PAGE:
Digital Bounds Logo

Facebook isn’t going to charge to keep your data private

Facebook won’t start charging to keep your private data private, but instead it’s another privacy hoax circulating the social network. The note that’s being post around the social network is a modern take on the email chain letters of the early 2000’s. It’s late 2015, but the letter has made its way around again after being stopped around January of this year. The letter reads:

As of September 28th 2015 at 3pm CST. I do NOT give Facebook or any entities associated with Facebook permission to use any pictures, information, or any posts, past or future. By this statement, I give notice to Facebook it is strictly forbidden to disclose, copy, distribute or take any other action against me based on this profile and/or contents. The content of this profile is private and confidential information. the violation of privacy can be punished by law (UCC 1-308 1 308-103 in the Rome statue). Note: Facebook is now a public entity. All members must post a nite like this. If you prefer, you can copy and paste this version. If you don’t publish a statement at least once, it will be technically allowing the use of your photos, as well as the information contained in the profile status updates. Please so not share! Either make your own statement or copy and paste this one.

The letter surfaces each time Facebook updates it privacy policy in any shape or form. The larger issues at hand are how your friends don’t understand what they’re agreeing to when they sign up for many social networks.  Facebook has “a non-exclusive, transferable, sub-licensable, royalty-free, worldwide license to use any IP content that you post on or in connection with Facebook.” It gives Facebook the ability to share and use your information from both past and present.

All-in-all the status your friends are sharing won’t prevent Facebook from using your data, pictures, or other information you’ve shared on their network. This is a viral hoax that achieves nothing other than letting you and your friends know that you didn’t read the terms or conditions when you signed up. Other false and fake news stories have spread across Facebook because of misinformation and how users scan headlines and share without any more thought.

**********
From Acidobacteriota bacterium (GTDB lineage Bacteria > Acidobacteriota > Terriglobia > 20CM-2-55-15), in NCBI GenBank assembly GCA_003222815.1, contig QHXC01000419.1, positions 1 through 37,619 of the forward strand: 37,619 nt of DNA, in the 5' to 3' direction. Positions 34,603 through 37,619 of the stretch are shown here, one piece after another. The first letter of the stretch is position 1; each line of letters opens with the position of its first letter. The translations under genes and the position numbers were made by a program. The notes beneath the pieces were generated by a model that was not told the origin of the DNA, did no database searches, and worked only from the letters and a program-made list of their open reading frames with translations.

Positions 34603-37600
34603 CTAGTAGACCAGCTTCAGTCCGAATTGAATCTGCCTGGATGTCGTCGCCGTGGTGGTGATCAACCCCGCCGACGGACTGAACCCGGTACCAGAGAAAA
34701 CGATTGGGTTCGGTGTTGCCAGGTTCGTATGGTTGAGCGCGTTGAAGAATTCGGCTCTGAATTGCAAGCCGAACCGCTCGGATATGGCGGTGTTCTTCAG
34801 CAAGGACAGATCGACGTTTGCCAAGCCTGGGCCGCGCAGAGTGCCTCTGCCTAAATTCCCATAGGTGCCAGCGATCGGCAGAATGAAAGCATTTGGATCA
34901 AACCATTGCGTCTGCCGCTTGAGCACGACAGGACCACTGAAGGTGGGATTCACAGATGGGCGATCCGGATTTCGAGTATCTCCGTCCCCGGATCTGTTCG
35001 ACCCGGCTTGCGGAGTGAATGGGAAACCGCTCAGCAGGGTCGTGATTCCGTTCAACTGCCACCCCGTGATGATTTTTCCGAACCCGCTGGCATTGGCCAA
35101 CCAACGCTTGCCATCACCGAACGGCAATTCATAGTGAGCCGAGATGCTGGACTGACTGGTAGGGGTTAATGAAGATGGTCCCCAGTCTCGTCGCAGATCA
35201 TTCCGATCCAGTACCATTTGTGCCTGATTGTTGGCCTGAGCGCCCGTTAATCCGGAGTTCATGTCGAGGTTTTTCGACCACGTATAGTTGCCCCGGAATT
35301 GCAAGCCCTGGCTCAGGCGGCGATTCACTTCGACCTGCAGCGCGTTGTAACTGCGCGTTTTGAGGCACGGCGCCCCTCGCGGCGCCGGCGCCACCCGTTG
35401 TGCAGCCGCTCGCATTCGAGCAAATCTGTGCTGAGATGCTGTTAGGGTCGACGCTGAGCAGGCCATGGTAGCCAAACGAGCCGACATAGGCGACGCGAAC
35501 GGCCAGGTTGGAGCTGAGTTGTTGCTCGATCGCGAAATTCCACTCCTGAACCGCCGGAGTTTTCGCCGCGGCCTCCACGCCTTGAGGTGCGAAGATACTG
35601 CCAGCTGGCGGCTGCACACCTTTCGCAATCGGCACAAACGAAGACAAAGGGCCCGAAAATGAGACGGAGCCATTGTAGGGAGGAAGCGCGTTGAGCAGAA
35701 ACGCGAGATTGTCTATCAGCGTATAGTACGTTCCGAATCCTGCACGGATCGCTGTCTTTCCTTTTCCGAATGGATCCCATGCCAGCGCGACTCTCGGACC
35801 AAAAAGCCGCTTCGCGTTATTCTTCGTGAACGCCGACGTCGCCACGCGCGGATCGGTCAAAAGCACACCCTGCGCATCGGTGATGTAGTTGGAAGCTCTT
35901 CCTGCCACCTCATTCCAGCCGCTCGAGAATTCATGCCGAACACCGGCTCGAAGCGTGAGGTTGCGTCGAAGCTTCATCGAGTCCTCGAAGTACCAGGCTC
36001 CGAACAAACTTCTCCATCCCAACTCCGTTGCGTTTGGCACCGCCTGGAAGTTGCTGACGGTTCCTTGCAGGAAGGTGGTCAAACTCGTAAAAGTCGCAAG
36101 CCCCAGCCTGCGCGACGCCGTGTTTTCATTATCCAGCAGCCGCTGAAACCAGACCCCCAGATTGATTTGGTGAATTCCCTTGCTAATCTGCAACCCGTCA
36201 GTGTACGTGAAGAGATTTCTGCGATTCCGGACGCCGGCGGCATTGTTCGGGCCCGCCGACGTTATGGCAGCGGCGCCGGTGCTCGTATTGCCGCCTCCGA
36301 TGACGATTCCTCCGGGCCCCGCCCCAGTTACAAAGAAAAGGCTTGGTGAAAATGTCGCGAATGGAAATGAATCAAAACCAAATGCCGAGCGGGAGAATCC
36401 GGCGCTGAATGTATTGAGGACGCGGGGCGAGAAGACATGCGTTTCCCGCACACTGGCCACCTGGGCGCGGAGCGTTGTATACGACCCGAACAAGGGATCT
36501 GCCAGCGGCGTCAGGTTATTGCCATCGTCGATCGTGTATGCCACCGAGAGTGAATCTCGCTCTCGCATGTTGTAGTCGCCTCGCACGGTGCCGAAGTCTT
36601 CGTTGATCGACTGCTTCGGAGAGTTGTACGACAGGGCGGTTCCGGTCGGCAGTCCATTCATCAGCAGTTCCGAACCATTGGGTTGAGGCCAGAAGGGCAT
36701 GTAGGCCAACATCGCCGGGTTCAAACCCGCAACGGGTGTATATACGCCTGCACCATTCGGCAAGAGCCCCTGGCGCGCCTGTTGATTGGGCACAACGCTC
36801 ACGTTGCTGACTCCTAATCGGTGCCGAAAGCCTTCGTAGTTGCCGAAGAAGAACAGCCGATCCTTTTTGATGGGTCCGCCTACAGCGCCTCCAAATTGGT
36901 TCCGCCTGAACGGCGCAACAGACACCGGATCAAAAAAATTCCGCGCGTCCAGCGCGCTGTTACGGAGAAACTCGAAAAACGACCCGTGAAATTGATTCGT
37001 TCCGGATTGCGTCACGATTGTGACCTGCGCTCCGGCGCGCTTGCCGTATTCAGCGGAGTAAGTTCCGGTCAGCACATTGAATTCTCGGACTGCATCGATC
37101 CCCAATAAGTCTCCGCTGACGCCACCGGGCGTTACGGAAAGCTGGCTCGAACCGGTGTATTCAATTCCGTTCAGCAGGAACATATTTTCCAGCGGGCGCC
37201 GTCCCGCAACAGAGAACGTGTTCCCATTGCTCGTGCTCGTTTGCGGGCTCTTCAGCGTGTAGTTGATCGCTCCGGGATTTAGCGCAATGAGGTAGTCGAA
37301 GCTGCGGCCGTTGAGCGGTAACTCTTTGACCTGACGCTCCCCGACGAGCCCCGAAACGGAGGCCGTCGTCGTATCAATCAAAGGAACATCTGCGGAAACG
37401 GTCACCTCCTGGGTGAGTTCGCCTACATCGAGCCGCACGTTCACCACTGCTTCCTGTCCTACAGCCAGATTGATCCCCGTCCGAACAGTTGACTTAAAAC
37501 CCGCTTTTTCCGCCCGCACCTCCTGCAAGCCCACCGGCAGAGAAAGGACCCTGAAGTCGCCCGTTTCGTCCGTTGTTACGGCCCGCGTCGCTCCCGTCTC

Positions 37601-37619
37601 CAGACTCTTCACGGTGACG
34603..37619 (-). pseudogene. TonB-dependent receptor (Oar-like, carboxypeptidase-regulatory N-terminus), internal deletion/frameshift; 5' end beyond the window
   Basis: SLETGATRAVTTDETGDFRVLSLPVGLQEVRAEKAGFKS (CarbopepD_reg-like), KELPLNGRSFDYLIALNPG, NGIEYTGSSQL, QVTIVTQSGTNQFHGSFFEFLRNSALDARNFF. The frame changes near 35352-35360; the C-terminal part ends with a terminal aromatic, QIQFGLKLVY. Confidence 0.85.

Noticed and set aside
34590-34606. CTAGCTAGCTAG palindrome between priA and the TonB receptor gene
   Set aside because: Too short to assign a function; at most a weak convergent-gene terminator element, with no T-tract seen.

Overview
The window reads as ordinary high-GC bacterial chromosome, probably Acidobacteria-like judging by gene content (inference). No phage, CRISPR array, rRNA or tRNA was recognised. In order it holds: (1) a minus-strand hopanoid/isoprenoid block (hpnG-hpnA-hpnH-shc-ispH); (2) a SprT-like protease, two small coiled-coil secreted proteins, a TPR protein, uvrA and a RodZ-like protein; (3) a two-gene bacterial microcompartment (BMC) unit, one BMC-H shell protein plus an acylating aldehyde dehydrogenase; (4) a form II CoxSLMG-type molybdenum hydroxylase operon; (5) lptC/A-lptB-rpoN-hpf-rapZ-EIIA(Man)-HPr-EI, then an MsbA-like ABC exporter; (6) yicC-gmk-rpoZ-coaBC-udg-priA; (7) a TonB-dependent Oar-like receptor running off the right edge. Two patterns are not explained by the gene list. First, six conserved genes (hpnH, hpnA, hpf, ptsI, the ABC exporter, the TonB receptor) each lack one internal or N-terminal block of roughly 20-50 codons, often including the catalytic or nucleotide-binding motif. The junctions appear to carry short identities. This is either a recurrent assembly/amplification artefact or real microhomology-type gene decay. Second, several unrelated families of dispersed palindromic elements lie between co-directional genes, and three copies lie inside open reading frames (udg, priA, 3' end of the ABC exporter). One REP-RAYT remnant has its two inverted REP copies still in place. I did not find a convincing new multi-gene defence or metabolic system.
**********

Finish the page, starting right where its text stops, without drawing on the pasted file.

UCC (Uniform Commercial Code) 1-308-11 308-103 has, as Snopes pointed out, “long been popular among conspiracy buffs who incorrectly maintain that citing it above your signature on an instrument will confer upon you the ability to invoke extraordinary legal rights.” The other “Rome statute” refers to a statute of the International Criminal Court. It establishes genocide, war crimes, crimes of aggression, and crimes against humanity. It permits the ICC to prosecute these types of crime if the states involved are unwilling or unable to do so. They don’t apply to Facebook privacy policies!

Don’t let the conspiracy theorists win. Don’t post that message. Tell us in the comments below if you’ve seen a lot of your friends share this post. Also share the link with them so they don’t let the hoax spread!

Comments

Adverts

Mozilla reboots Firefox with a new version called “Quantum”
Leon Hitchens
Great Weekend pre-black Friday deals (11/11/2017)
Leon Hitchens
BrandSearch simplifies finding brand assets and colors
Leon Hitchens

Adverts

YouTube gets a new logo and features
Leon Hitchens